How To: Clean Your Air Conditioner Condenser Coils to Stay Cool all Summer Long
Lower your monthly AC bill and prolong the life of your AC unit!
Image credit: ElasticComputeFarm via Pixabay
Summer is almost upon us, and when the heat and humidity sets in you will be thankful for your trusty home air conditioner unit! Property owners have several annual maintenance tasks that come due in the Spring, including several related to AC units. These include clearing away plants that have sprouted up around the unit, changing the air filter, and cleaning HVAC ducts. Cleaning your AC unit’s condenser coils takes a bit more skill and preparation, but is still a reasonable DIY project for a person with a few hours of time and a screwdriver.
Condenser coils make up the outer wall of your air conditioner and allow the system to dissipate the heat created during the compression side of the compression-expansion cycle (it’s the expansion of this liquid refrigerant that has a cooling effect). Over time, these coils can accumulate dust and grime which restricts the flow of air. With less air blowing across the hot coil fins, more heat remains in the system and the cooling effect is reduced, causing your AC to run longer and more often and placing unnecessary strain on your unit. This results in higher electricity costs, a warmer house, and a shorter lifespan of your AC system.
Hiring a professional to clean your condenser coils could cost over $300. When we received a cost estimate of $323, we decided to do a bit of research and learned that commercial grade coil cleaning sprays cost as low as $5. Numerous online sources also indicated that one can use common household cleaners like diluted dish soap or “scrubbing bubbles” spray.
Below, we share the best way to clean your air conditioner condenser coils. For visual learners, you can check out the YouTube video below:
Step 1: Disconnect the Power
Image by author
Safety first! Turn off the power supply to your AC unit at your home’s main fuse box. Your AC unit may also have an outdoor service disconnect box somewhere nearby (pictured above). These boxes have pull out fuses, so you can gently pull out the fuse and set it aside. Note the “on” and “off” labels on the fuse’s housing. When you finish cleaning the coils and are ready to reconnect the electricity, be sure to orient the fuse so that the “on” label is visible (see left side of the image).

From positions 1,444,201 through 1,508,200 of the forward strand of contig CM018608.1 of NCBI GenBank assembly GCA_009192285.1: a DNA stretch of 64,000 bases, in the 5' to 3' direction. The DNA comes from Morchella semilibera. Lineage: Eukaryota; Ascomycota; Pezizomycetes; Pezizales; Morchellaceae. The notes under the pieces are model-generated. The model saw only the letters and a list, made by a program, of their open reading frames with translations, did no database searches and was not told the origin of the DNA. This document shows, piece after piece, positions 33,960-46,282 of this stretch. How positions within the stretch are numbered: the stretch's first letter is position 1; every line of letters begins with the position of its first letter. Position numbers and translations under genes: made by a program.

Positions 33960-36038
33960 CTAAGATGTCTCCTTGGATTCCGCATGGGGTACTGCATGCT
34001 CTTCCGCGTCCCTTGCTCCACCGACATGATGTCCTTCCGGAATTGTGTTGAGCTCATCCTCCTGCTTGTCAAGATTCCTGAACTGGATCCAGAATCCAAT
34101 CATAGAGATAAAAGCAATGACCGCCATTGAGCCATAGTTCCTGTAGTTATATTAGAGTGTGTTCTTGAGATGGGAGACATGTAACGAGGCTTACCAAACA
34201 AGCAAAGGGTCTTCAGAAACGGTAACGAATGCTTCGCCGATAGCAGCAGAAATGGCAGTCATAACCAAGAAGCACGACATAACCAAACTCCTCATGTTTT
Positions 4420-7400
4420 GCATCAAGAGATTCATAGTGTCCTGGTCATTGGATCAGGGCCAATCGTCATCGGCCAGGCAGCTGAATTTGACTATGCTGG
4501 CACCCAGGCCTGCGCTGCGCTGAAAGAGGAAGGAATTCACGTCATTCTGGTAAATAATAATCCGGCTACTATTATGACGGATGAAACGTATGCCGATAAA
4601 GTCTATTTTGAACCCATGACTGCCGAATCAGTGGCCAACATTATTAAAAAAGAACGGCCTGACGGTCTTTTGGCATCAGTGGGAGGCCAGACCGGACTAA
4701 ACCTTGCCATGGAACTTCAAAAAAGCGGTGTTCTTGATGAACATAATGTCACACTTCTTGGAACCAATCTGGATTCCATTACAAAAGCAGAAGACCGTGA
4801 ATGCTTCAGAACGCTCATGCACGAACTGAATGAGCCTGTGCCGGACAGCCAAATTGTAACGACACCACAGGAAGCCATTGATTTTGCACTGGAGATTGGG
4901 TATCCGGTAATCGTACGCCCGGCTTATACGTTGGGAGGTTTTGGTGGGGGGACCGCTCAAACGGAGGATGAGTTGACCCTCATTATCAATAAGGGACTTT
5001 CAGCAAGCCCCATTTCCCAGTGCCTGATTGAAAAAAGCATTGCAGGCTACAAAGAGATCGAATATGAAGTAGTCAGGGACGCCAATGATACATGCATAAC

Step 2: Clear Overgrowth and Debris Around the Unit
Image by author- note the accumulated dirt on the condenser coils
Clear away any plants (usually weeds) from around the condenser which can impede air flow, drop leaves on the unit, or even try to attach to it. Brush off any dirt or debris that has accumulated on the square pad that the condenser sits on. This debris can obstruct drainage from inside the unit.
Step 4: Open Your AC Condenser Unit
Image by author
Each unit will be different, but there are usually a few screws that hold down the top of the unit. Remove these and swing the lid open. The fan blades are usually attached to the lid, and this fan has wiring connected to internal components, so rest the lid against the side gently so that these wires stay connected.
Step 5: Clean Out Debris From Inside the Unit
Image by author
If your condenser unit has never been cleaned, you’re in for a surprise when you open it up! Our unit had accumulated a significant amount of dirt and leaves, all of which was impeding air flow and drainage through the unit. Use a shop-vac if you have one to remove as much of this accumulated debris as you can.
Step 6: Spray Condenser Coils
Image by author
Spray your coil condenser spray (affiliate links here and here) from the inside out, being careful not to spray any wires or internal electrical components. Let the foam work its way through the coils for a few minutes.
Step 7: Rinse Condenser Coils
Image by author
Using a garden hose, thoroughly rinse the condenser coils. A few online resources recommend using a pressure washer, which has the added benefit of an attachment to add a bit of dish soap. A note of caution: the coil fins can be damaged by too much pressure, so use a low pressure setting if you choose this option over a standard garden hose.
Once again, spray from the inside of the machine out. You should see water flowing through the coils and emerging from the outer wall of the unit.
Step 8: Wrap Up
Once you finish a thorough rinse, replace the lid of the AC unit and secure it in place with the screws you removed in step 1. After you allow the unit to dry out for a few hours you can reconnect the electricity. Insert the fuse back in the service disconnect box, orienting it so that the “on” label is visible. Flip the breaker in your home fuse box, and your AC is once again ready to start cooling your home.
Having trouble tracking all the property maintenance tasks on your plate? Join the Citizen Upgrade mailing list and your welcome email will include a link to a google document template home maintenance log. You can also get a paper copy of the log book here (affiliate link). The template and paper log book include an extensive checklist of maintenance tasks to consider, which you can edit down to suit the needs of your property. Staying on top of preventive maintenance will save you time and money in the future!
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